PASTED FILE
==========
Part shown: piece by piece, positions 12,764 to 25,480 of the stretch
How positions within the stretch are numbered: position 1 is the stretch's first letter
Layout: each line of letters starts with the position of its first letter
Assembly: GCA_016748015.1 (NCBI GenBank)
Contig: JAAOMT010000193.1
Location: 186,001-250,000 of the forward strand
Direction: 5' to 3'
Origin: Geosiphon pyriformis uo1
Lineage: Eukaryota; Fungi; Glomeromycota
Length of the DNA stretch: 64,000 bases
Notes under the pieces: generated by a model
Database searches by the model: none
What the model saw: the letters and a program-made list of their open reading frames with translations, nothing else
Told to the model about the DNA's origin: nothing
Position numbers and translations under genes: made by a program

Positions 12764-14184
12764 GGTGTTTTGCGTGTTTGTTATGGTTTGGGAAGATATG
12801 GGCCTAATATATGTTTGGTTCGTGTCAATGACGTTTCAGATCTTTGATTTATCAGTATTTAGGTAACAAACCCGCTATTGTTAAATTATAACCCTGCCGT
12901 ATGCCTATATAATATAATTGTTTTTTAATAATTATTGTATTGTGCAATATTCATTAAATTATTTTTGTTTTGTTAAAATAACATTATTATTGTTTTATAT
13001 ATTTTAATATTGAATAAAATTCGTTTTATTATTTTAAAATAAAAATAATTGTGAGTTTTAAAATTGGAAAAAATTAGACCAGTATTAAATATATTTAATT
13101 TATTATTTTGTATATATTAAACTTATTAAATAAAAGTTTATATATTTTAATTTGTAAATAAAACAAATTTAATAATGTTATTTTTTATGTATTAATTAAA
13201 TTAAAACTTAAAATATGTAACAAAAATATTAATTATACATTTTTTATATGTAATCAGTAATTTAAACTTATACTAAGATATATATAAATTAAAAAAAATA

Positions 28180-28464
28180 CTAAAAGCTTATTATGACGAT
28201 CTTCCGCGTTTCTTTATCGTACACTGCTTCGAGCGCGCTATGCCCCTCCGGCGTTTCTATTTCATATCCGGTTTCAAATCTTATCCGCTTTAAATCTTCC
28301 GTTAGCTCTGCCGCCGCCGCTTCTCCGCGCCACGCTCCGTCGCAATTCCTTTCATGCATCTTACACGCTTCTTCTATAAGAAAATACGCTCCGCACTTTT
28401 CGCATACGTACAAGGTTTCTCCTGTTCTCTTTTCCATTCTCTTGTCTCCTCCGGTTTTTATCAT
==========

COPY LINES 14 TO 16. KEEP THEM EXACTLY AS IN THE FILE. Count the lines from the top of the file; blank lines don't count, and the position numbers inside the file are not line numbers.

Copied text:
Told to the model about the DNA's origin: nothing
Position numbers and translations under genes: made by a program

Positions 12764-14184